There can be little doubt that the Domino’s leadership fought through some tough internal struggles on its road to social recovery, but the fact that the company now uses the phrase “We were one of the worst offenders” in its new ad campaign displays a delightful capacity for self-awareness and offers customers a reason to give the company another try.
3. Be Transparent
It should seem obvious, but the fact that the social web is a two-way channel seems to elude many companies. Earlier this month, McDonald’s re-learned this lesson the hard way when its #McDStories hashtag was highjacked by Twitter users poking fun at the company’s reputation for budget dining and minimalist service. Within an hour, it was clear that the attempted campaign had run completely off the rails, and the company has since become more associated with the hashtag #McFail.
While one could argue that the misstep here could have largely owed to a shortage of self-awareness within the organization (did they know what people really think of the brand?), the company also made some of the same mistakes we saw in Nestle’s 2010 Twitter meltdown. They were just too slow to respond, and rather than tackle the problem with direct acknowledgement, they tried to simply pull the hashtag from use (a hopeless cause), leaving it entirely in the hands of jokers and pranksters.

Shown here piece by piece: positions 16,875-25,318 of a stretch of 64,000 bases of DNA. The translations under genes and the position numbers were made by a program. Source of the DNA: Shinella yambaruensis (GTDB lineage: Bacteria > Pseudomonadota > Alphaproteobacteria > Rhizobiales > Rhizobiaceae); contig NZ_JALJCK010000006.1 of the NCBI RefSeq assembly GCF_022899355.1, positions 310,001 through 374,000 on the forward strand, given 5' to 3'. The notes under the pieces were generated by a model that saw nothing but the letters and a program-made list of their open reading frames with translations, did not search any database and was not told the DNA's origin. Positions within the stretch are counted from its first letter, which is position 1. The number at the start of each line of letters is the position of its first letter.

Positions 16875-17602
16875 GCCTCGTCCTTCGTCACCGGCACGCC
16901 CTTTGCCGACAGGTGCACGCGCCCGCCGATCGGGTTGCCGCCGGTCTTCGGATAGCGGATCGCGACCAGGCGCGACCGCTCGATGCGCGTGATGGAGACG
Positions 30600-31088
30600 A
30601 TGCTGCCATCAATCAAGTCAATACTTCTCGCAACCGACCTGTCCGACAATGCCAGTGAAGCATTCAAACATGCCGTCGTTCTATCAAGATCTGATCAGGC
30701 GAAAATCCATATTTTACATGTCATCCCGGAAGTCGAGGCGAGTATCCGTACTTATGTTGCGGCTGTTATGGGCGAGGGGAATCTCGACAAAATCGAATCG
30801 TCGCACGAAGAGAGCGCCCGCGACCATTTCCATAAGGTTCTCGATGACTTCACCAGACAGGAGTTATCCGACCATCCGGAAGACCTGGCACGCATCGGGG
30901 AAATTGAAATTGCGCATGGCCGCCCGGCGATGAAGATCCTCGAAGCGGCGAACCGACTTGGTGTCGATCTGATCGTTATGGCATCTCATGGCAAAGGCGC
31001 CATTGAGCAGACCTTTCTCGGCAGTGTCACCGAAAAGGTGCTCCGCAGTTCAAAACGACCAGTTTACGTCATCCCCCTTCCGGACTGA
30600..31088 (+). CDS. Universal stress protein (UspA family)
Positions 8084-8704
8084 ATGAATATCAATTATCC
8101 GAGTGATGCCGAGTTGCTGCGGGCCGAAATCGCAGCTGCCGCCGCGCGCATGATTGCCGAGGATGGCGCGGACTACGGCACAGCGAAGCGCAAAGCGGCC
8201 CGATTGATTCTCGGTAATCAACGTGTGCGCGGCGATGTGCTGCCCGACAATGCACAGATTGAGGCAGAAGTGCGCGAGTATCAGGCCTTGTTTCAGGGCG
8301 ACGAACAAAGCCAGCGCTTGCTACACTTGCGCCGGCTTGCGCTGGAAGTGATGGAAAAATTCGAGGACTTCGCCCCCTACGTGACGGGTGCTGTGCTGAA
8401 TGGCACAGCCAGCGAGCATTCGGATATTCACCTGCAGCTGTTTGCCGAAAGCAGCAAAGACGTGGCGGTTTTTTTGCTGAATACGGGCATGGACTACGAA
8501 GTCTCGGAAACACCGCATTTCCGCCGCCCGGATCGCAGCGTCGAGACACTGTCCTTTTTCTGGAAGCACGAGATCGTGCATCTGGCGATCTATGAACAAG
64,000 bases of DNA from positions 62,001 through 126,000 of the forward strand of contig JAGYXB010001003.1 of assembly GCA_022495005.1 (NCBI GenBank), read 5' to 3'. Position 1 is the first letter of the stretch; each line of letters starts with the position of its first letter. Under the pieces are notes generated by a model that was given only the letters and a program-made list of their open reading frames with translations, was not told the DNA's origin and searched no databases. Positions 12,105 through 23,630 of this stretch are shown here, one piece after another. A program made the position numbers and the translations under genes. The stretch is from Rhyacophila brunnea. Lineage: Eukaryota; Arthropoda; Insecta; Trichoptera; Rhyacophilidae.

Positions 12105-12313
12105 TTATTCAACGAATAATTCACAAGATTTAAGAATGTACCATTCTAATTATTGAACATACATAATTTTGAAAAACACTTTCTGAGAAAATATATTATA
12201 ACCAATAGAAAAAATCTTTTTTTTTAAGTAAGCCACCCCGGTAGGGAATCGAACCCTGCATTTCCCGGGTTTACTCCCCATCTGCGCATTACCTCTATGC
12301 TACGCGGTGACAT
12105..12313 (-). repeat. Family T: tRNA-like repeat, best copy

When in doubt, be direct. There’s no place to hide on the social web, and you can’t trick people into liking your brand (or shutting up when they don’t). However, a little transparency and humility go a long way with social media users, and a company that gets involved in an ongoing discussion and shows the public how hard it’s trying to do the right thing will generally stand a very good chance of turning the conversation around.
What’s more difficult — but potentially much more rewarding for the brand — is a more exhaustive policy of social transparency. Don’t just leave social media to underlings. Get involved from the top down. When CEOs tweet, people listen, and it can be very good for the brand.
4. Be Proactive
For most businesses — especially smaller ones with regional or local brands — the idea of a full-scale #McFail or Nestle-style Twitter fiasco would be something to aspire to. Rather, it’s often hard enough to get anyone to come interact with your brand. But if you’re listening strategically and responding transparently to your customers, you’ll likely spot plenty of opportunities to proactively drive engagement.
In good times, that means listening to the praise you’re getting online and rewarding vocal customers by reaching out to them with special offers (not canned specials, mind you, but real special offers just for those users who’ve been so kind to your business). In tough times, that means responding to criticism with genuine interest and concern, and taking the initiative to turn critics into fans by solving their problems. Comcast pioneered this approach with its Comcast Cares Twitter feed, and the practice has spread to most forward-thinking brands on the social web.